I also realized that our final match, while intense, was still very fun. All through it, Jacob and I were having fun, making jokes, and playing some enjoyable magic. It wasn’t as stressful as it could have been because of all of our small talk. Even earlier in the tournament, Jacob and I joked that if you’re not first, you’re last (Thank you, Ricky Bobby!). And the crowd that had gathered around to watch our hard-fought battle was having fun too.
I also noticed that there were comments being made by the onlookers about the cards that both Jacob and I had played, as they discussed the “spiciness” of the card choices. Even though I was playing a deck I had found online, it was still a nice feeling to have other players, players whose opinions I respect, talking about card choices and the sequencing I had made.
I began to realize that even though I wasn’t the big winner on this day, that didn’t diminish my skills as a player. I made it all the way to the finals after starting my day off with a loss. I also realized that even the best professional Magic player doesn’t win 100% of the tournaments that they enter. Losing this tournament didn’t make me a worse player. If anything, it likely made me better because of the way I had been analyzing my plays in that final game.
As much as I enjoy winning matches, I realize I’m not going to win every match I play. But, win or lose, I can take the knowledge I gain from playing that match to learn from my mistakes and notice what I’m doing right in order to become a better Magic player. I also realize that losing in the finals of a big tournament doesn’t diminish my ability as a player. I’m still a ‘good’ player, like I strive to be. And while he may have been better on this day, the next tournament is a whole different ballgame.
So, there you have it. That was my journey from driving myself crazy with the thoughts of how I could have played differently, to ultimately coming to peace that on this day there was one better player than me. If you find yourself in a similar situation, my advice to you is to try your best to push the negative thoughts out of your head and replace them with positive ones. Do what you can to keep Magic fun for you and realize that there will be days that someone else gets the best of you, just like there will be days that you’ll come out on top. Nobody wins 100% of the games they play.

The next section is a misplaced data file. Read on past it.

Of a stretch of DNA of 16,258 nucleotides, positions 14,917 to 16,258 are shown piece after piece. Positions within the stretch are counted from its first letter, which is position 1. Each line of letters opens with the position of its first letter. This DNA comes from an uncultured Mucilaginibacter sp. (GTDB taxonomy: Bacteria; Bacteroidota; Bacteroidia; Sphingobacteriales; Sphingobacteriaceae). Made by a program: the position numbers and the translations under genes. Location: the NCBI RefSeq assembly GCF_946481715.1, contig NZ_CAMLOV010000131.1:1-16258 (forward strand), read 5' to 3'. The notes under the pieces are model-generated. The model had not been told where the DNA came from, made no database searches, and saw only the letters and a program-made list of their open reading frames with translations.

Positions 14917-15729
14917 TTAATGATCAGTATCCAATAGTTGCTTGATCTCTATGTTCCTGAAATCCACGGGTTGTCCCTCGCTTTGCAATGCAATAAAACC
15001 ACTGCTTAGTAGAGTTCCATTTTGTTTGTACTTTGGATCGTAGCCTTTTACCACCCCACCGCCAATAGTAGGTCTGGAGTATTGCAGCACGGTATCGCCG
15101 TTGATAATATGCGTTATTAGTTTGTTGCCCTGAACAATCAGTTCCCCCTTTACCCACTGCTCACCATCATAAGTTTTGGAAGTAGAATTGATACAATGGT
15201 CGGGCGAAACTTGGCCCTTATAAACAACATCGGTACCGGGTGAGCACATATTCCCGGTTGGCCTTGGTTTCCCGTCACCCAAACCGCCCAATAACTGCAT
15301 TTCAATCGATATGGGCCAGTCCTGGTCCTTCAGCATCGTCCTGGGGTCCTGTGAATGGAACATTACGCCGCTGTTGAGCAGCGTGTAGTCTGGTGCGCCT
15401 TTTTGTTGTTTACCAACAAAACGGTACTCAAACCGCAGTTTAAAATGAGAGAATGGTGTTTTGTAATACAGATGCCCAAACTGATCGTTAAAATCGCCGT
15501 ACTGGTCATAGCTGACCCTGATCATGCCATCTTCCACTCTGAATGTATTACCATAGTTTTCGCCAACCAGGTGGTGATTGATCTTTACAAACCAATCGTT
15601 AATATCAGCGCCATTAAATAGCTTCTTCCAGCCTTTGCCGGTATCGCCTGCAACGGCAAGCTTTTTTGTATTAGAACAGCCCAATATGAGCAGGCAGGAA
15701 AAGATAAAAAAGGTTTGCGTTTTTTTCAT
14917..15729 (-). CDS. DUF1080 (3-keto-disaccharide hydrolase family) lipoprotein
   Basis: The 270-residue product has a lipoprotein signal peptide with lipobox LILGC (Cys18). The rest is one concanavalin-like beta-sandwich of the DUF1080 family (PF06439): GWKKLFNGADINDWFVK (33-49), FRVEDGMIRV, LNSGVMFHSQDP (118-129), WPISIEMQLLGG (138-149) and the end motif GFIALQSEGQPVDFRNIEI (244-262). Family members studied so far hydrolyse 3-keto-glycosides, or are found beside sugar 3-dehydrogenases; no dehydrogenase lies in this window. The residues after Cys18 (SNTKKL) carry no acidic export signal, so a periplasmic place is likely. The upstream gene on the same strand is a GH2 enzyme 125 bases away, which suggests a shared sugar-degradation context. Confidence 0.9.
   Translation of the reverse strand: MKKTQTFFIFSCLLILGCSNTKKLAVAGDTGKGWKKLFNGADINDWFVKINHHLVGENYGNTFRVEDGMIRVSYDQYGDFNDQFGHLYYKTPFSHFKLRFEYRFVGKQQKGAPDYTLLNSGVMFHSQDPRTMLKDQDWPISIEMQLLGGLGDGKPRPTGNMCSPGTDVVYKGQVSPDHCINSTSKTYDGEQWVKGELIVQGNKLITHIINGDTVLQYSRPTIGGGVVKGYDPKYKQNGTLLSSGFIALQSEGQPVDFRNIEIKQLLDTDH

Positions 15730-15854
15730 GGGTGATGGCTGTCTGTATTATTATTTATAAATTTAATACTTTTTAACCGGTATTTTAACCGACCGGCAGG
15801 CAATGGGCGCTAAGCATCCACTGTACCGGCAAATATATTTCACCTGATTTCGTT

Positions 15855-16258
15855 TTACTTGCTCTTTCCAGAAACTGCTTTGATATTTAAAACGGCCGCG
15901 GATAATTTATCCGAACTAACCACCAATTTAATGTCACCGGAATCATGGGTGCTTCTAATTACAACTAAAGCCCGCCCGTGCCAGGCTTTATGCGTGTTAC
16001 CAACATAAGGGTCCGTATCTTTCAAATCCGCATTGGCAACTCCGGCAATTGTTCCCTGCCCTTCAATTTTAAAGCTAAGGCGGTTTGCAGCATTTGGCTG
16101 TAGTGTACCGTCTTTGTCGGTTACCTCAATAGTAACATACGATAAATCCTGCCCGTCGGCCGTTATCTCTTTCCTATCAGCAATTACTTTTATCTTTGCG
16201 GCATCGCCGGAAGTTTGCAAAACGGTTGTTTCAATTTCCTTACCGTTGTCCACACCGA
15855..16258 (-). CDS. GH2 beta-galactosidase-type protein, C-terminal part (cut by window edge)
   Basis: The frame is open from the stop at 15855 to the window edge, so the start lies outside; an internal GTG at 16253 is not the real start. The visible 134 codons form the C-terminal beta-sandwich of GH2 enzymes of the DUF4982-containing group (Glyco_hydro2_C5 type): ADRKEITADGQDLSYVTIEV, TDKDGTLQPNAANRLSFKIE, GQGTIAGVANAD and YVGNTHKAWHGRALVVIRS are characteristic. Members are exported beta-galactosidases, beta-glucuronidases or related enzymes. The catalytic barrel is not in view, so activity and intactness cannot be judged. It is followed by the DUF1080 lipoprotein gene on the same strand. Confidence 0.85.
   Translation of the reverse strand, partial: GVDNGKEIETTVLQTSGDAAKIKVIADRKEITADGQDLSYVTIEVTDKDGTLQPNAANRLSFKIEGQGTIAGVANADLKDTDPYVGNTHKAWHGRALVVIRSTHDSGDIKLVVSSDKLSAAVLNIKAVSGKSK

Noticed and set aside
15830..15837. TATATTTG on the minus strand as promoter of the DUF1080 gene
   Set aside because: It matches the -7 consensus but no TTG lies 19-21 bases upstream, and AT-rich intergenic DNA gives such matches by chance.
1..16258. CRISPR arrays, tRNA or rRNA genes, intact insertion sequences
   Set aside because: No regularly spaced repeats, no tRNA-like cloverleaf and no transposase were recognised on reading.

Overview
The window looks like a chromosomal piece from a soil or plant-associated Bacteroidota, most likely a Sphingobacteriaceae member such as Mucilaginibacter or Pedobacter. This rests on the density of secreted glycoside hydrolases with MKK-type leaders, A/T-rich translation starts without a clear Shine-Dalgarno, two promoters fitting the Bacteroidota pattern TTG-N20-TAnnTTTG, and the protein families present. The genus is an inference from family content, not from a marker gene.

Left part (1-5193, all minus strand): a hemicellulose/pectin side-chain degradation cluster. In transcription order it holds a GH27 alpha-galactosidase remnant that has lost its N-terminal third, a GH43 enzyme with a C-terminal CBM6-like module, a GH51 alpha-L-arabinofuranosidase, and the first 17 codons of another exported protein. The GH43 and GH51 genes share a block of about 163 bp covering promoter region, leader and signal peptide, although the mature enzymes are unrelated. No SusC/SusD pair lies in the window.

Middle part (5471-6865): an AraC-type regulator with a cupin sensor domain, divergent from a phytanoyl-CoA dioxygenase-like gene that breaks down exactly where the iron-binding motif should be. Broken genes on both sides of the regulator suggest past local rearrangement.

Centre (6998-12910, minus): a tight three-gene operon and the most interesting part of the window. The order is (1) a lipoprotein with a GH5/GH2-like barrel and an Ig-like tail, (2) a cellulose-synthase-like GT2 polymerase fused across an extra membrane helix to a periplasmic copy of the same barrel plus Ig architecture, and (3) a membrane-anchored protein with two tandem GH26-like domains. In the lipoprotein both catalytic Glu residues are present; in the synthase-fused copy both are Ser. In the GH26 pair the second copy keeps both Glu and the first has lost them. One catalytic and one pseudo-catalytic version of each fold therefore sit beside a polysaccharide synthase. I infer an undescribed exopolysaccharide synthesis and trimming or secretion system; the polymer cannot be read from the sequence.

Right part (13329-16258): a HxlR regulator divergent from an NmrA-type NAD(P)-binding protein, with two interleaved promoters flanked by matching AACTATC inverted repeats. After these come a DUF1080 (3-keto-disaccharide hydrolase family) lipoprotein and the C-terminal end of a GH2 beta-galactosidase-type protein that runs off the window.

How did your Game Day go? Were you the big winner, or did you come up short this time? Let me know by leaving a comment below.
And for those of you who are interested in the deck I was playing, here it is.
G/B Energy Aggro
- 3 x Bristling Hydra
- 3 x Glint-Sleeve Siphoner
- 4 x Longtusk Cub
- 3 x Rishkar, Peema Renegade
- 4 x Verdurous Gearhulk
- 4 x Walking Ballista
- 4 x Winding Constrictor
- 2 x Aethersphere Harvester
- 4 x Attune with Aether
- 3 x Blossoming Defense
- 4 x Grasp of Darkness
- 1 x Lifecrafter’s Bestiary
- 3 x Forest
- 3 x Greenbelt Rampager
- 2 x Heart of Kiran
- 3 x Heroic Intervention
- 1 x Kalitas, Traitor of Ghet
- 3 x Nissa, Voice of Zendikar
This deck is a blast to play. To be honest though, I made the sideboard on my own and the only cards that I used all day were the 3 Forests (which I swapped out for 3 other Forests and 1 Nissa, Voice of Zendikar that I swapped for Lifecrafter’s Bestiary. I think the Bestiary would be better when played from the sideboard. I’ll be playing this deck again this week at Friday Night Magic, so I’ll make that change (I also might swap the Aethersphere Harvesters for Nissa as well) and see how that goes.
This week we’ve got Grand Prix Brisbane and Vancouver coming up. Be sure to join me next week when we take another look at the state of Standard and look at some innovative decks from these events. I’ll see you then.